ISSN 1470-3947 (print)
ISSN 1479-6848 (online)

Searchable abstracts of presentations at key conferences in endocrinology

Published by BioScientifica
Endocrine Abstracts (2009) 20 P657 
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Prolonged treatment with N-acetylcysteine and L-arginine restores gonadal function in patients with PCO syndrome

Andi Masha, Chiara Manieri, Stefano Dinatale, Guido Albino Bruno, Ezio Ghigo & Valentino Martina

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Introduction: Nitric oxide (NO) plays a wide spectrum of biological actions including a positive role in oocyte maturation and ovulation. Free radicals have been shown elevated in PCOS and therefore would be responsible for quenching NO that, in turn, would play a role in determining oligo or amenorrhea connoting PCOS. We recently demonstrated that the combined administration of N-acetylcysteine (NAC) and arginine (ARG) is able to exert an antioxidant action leading to an increase in NO availability in patients with type 2 diabetes mellitus, another condition characterized by insulin-resistance and endothelial dysfunction.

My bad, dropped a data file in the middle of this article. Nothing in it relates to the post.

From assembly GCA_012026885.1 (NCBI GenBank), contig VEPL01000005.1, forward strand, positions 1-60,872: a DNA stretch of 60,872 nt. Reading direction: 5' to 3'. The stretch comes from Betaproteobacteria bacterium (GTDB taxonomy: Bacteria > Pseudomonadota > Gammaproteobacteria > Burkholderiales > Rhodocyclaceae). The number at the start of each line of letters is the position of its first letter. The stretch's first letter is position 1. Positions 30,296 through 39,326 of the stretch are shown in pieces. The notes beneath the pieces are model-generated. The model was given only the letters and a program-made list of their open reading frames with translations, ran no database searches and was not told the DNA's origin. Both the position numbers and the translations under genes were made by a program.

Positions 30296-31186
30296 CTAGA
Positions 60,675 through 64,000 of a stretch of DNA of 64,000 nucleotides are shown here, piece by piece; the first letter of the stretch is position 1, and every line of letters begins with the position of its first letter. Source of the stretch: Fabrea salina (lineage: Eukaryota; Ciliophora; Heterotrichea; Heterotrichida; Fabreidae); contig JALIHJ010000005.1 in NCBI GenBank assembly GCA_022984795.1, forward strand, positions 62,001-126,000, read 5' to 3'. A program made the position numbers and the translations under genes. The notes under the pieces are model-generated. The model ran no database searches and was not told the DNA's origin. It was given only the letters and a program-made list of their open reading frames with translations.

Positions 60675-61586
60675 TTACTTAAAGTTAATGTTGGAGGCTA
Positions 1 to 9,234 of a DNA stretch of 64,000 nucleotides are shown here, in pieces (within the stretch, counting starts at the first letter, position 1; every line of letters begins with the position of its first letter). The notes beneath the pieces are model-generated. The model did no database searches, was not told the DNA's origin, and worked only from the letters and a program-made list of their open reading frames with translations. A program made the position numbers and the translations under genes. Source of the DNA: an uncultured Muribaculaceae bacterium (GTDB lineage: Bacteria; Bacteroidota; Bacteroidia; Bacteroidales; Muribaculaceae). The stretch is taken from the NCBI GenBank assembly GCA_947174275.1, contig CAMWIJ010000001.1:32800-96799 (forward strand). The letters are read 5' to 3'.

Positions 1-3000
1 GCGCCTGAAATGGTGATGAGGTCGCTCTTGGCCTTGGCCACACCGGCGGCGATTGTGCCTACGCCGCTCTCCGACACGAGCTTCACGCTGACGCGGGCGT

Aim: Aim of the study was to evaluate the effects of a prolonged treatment with NAC and ARG in patients with PCOS, focusing on their ovarian function as well as on some metabolic parameters.

Materials and methods: Eight patients with PCOS displaying oligo-amenorrhea from at least 1 year underwent a combined treatment with NAC (1200 mg/die) plus ARG (1600 mg/die) for 6 months. Menstrual function, glucose and insulin levels, and in turn HOMA index, were monitored.

Results: Menstrual function was restored as indicated by the number of uterine bleedings under treatment (3.00, 0.18–5.83 vs 0.00, 0.00–0.83; P<0.02). Also, a well-defined biphasic pattern in the basal body temperature in 21 out of a total of 24 cycles under treatment suggested ovulatory cycles. The HOMA index decreased under treatment (2.12, 1.46 4.42 vs 3.48, 1.62 5.95; P<0.05).

Conclusions: This preliminary, open study shows that prolonged, oral treatment with combined administration of NAC and ARG determines a clear increase in the number of menstrual cycles, likely ovulatory, in patients with PCOS. These data therefore support the hypothesis that the treatment acts by increasing NO availability counteracting exaggerated free radicals that connote the PCOS. These finding have to be verified in a more prolonged, double blind, placebo controlled study in PCOS patients.

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